(RxWiki News) A person’s genetics determines a lot about them, including the way they look, their personality traits and health risks. Research suggests more and more that rare DNA combinations can play an important role in diseases and traits. Scientists are trying to find out more.
A recent study studied and compared DNA to find genetic variations associated with pain sensitivity. The study suggests that chronic pain is associated with specific genes and that treating these genes could be an effective treatment.
The study also suggests there is a possible link between blood pressure and chronic pain.
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Dr. Frances Williams of King’s College London and colleagues from King’s College London, Pfizer Ltd and the Beijing Genomics Institute (BGI) tested 2,500 volunteers using a heated probe on the arm.
The study participants pressed a button when the heat became too uncomfortable. This signaled their pain tolerance to the researchers.
The researchers then carried out exome sequencing, a strategy used to sequence genetic coding, on DNA samples from 200 of the least pain sensitive and 200 of the most pain sensitive people.
How sensitive a person is to pain varies and is genetically inherited. Those who are more sensitive to pain are at a greater risk for developing chronic pain.
Chronic pain is pain that lasts for longer six months and typically comes from long-standing medical conditions or injury to the body. This long term pain can interrupt work, recreation, and relationships with friends and families.
Research for chronic pain is important because the condition is common and current treatments can be expensive, have limited efficacy or significant side effects. Understanding underlying genetic factors can help researchers understand the biology of pain and new areas to target for therapy.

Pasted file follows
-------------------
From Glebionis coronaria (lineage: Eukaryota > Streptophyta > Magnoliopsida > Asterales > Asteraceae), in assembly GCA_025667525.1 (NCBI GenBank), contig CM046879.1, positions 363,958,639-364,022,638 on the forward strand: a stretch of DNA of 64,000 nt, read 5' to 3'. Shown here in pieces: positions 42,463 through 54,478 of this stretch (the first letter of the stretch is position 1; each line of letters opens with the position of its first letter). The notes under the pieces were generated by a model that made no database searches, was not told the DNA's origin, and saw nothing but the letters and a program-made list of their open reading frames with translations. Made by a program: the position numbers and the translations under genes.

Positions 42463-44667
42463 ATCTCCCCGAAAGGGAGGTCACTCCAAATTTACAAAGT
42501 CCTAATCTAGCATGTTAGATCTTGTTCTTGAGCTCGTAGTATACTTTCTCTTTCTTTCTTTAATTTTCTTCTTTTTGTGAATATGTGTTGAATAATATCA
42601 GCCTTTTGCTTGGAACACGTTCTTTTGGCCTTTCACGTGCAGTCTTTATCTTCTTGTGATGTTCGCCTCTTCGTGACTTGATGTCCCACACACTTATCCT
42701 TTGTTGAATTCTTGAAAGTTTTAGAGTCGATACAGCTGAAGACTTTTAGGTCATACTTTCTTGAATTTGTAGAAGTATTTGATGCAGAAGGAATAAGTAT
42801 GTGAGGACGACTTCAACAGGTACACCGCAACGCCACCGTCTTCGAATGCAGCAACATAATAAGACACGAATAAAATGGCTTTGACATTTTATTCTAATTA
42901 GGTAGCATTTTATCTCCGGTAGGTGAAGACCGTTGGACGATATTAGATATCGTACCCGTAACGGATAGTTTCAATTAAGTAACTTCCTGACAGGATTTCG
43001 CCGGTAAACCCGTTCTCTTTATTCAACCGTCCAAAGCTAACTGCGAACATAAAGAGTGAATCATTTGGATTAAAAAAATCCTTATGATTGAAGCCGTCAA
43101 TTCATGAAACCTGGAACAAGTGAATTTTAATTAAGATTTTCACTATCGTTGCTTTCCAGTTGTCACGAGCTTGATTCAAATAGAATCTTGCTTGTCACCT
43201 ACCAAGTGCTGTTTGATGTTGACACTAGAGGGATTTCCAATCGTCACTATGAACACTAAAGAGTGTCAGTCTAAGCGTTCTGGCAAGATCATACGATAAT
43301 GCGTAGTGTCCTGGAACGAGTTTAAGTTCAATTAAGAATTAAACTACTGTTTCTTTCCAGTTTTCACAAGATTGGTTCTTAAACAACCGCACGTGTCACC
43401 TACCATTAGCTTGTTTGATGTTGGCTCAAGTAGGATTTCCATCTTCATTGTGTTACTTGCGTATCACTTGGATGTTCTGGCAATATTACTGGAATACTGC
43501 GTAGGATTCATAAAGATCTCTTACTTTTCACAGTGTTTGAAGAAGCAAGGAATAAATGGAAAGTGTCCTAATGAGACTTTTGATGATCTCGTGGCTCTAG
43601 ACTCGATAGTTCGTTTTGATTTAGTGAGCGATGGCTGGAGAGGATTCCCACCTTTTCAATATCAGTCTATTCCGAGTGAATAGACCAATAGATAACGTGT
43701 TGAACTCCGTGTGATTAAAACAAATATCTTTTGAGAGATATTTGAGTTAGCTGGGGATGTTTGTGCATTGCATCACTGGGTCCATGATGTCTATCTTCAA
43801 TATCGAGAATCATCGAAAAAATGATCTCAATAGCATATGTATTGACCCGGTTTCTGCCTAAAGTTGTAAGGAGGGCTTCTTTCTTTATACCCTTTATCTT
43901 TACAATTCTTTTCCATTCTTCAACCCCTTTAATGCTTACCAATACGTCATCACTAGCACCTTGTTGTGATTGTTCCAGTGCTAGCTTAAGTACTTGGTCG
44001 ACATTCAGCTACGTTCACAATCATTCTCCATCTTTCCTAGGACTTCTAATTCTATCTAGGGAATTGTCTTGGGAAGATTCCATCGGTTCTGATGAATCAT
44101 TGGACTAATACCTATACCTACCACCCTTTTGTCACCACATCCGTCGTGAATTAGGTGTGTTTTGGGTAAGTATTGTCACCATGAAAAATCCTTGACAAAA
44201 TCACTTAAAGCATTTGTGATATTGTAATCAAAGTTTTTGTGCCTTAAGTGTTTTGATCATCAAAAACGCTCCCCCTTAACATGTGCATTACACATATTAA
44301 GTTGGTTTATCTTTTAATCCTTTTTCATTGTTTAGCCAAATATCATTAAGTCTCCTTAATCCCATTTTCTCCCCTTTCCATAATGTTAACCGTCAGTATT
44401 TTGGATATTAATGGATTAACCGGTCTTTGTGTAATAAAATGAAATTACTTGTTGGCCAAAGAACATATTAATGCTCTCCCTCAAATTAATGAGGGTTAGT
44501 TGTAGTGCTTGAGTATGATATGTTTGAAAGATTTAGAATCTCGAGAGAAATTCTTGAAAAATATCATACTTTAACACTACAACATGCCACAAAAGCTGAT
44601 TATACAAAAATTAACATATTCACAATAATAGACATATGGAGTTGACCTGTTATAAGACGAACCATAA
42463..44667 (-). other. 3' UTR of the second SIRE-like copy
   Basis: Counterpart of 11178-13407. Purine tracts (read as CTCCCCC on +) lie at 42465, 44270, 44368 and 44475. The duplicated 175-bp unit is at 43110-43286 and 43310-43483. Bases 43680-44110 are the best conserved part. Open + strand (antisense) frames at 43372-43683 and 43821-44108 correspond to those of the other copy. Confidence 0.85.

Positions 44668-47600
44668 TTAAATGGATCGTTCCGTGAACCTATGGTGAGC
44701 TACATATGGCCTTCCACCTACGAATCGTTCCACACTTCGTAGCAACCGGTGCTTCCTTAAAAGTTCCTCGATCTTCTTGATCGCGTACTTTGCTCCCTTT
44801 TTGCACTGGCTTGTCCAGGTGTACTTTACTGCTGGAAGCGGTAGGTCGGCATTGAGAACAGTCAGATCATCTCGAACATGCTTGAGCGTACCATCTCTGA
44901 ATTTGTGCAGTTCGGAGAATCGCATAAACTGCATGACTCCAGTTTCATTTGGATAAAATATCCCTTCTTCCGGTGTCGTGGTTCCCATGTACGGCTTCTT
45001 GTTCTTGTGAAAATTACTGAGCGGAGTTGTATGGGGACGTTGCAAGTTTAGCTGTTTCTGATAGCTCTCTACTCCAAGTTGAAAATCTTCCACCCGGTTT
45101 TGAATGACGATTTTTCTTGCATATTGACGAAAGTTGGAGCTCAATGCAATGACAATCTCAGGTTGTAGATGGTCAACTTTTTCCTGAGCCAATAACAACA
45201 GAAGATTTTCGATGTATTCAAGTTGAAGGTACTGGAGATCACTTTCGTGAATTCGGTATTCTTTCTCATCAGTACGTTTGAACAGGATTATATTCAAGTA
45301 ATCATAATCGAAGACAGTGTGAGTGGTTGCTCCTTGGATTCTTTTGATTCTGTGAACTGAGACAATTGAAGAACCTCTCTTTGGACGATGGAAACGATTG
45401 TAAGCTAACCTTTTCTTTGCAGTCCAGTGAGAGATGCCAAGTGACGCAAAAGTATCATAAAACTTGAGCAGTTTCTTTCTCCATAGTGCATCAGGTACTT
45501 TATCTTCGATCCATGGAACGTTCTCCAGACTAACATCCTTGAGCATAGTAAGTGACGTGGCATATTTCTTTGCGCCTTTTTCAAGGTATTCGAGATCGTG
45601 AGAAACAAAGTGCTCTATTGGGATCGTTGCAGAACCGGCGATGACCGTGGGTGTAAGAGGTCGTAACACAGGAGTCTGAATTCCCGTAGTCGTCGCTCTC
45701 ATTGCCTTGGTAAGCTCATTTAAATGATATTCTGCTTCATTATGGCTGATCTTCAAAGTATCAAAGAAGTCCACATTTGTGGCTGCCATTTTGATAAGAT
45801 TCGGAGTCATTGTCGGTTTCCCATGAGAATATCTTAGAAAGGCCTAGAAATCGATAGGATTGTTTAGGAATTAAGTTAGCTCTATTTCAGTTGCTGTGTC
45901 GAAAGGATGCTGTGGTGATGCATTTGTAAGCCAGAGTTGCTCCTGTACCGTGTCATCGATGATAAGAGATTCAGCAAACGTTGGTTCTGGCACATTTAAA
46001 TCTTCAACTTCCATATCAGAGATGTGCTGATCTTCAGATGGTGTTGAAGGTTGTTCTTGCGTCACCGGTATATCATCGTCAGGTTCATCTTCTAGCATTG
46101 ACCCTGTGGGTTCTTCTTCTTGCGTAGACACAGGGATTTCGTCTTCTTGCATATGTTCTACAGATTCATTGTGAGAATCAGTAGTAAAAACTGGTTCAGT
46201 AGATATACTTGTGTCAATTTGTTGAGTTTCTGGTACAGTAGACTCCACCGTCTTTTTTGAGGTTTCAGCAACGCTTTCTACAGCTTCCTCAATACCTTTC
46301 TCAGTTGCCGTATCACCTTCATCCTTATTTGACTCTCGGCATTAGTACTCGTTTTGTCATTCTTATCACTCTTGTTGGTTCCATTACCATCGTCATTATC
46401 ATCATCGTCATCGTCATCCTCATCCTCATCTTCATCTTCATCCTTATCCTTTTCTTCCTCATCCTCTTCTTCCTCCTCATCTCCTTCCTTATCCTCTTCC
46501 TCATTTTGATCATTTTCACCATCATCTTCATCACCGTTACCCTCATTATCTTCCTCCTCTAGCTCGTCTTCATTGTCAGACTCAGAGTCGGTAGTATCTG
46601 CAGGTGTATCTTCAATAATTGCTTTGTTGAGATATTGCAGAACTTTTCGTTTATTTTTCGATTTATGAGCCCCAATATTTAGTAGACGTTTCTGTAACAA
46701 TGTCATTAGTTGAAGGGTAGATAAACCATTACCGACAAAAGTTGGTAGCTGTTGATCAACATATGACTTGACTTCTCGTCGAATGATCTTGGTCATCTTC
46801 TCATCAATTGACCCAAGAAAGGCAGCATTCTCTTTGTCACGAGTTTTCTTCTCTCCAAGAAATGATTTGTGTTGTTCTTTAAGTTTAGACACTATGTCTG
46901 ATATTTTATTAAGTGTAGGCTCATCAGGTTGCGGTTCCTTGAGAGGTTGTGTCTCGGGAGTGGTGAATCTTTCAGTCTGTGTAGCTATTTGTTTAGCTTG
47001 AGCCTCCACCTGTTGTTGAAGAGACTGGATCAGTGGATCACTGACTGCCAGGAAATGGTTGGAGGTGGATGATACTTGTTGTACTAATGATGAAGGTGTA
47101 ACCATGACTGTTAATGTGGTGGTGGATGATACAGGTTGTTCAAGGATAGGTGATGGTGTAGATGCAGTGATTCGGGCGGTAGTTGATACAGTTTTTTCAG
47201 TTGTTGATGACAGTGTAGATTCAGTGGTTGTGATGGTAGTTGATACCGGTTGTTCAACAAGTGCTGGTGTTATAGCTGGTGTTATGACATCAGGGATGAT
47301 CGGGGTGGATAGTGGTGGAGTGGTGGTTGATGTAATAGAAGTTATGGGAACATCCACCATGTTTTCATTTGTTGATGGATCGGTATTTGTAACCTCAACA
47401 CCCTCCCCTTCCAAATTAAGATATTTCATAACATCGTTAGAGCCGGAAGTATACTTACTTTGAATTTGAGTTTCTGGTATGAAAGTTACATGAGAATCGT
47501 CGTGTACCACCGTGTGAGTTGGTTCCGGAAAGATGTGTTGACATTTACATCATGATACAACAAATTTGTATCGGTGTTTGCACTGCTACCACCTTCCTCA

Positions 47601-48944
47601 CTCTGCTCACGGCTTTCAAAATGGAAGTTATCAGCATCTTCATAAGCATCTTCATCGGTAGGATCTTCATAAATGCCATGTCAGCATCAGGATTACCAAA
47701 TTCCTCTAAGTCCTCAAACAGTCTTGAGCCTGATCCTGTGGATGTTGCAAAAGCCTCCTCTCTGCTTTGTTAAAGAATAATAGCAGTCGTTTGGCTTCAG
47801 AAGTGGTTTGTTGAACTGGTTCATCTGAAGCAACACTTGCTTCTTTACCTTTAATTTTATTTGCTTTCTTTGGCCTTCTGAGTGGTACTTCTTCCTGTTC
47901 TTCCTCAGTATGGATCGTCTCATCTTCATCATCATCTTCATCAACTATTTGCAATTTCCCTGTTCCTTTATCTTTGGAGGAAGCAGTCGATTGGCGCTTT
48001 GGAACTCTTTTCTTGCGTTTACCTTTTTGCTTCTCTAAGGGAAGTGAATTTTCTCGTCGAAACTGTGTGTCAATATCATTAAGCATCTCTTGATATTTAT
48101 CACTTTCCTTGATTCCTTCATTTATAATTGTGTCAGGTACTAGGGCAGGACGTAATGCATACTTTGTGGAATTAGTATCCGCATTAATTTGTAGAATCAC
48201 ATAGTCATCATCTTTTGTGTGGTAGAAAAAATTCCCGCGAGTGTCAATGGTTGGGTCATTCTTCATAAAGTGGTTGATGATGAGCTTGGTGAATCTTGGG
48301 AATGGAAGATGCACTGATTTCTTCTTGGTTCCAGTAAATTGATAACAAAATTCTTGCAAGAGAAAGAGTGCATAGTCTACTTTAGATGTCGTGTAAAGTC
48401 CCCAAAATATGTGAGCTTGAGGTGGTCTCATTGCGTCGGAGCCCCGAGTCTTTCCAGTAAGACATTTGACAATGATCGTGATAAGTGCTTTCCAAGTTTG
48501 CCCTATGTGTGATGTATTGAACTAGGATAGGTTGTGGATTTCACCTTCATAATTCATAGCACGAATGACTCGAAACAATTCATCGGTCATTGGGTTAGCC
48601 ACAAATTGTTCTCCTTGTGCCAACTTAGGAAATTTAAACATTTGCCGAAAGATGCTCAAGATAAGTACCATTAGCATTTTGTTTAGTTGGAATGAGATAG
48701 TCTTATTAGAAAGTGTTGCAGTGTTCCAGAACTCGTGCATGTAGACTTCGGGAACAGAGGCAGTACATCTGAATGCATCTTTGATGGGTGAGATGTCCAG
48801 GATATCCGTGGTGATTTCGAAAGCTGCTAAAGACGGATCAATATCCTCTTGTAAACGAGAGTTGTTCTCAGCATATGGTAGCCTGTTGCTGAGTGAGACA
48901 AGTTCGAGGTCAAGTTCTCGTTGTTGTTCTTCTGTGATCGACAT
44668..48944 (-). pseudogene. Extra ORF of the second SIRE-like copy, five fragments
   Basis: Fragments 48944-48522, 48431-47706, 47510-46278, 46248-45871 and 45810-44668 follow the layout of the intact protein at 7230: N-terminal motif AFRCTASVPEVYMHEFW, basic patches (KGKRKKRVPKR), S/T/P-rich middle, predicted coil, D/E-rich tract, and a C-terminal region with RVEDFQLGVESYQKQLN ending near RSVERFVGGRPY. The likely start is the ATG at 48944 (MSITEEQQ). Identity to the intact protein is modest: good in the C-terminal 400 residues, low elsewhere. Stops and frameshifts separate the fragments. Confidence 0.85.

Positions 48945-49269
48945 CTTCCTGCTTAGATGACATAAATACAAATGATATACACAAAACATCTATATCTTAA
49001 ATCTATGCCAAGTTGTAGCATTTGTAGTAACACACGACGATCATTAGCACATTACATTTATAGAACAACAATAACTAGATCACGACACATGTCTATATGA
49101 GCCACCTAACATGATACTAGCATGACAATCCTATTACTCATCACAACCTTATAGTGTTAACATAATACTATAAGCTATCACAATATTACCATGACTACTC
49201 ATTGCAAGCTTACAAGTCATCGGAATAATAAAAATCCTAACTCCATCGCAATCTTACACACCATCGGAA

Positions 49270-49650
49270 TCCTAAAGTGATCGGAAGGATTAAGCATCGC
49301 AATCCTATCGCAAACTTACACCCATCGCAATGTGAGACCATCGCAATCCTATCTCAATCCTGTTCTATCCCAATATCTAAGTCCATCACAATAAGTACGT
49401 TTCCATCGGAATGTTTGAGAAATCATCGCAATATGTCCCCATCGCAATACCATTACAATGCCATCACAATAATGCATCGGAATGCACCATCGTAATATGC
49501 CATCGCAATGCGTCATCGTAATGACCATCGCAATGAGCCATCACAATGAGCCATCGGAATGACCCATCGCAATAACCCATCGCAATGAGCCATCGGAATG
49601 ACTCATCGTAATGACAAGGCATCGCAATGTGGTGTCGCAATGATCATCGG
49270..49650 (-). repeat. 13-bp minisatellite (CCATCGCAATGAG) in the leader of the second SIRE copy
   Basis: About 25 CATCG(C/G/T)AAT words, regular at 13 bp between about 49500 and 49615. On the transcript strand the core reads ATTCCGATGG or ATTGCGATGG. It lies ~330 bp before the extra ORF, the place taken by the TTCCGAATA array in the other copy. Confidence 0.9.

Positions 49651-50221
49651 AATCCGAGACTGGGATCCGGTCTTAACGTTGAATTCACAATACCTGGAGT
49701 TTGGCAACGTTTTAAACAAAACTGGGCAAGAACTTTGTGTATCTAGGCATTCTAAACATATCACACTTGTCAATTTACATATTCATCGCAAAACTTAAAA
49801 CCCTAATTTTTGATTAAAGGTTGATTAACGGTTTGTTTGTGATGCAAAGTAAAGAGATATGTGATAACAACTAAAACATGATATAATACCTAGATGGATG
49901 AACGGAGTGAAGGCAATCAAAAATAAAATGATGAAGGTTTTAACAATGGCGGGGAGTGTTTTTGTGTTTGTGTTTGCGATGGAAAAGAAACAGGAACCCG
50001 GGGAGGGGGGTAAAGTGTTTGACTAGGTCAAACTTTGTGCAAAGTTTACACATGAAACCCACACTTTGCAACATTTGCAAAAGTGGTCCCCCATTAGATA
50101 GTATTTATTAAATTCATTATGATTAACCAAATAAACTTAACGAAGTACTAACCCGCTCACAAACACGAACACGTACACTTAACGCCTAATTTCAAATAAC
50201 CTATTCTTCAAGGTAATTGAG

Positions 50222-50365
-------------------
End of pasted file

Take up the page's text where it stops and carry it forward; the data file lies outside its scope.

The results of the study showed that pain sensitive people had less variation in their DNA than those who were pain insensitive.
The researchers found different patterns of rare variants on 138 genes between those who were pain sensitive and those who were pain insensitive. The strongest difference in a single gene was seen in the gene GZMM.
The researchers also observed an enrichment of these genes on the angiotesin pathway, an area of the DNA associated with the control of blood pressure. This suggests a possible link between pain regulation and blood pressure.
Future research could look further into this link and could include investigating blood pressure drugs as a way to treat pain.
The study was published in the journal PLoS Genetics and was a joint project between King’s College London, Pfizer Ltd and Beijing Genomics Institute. No other conflicts of interest were reported.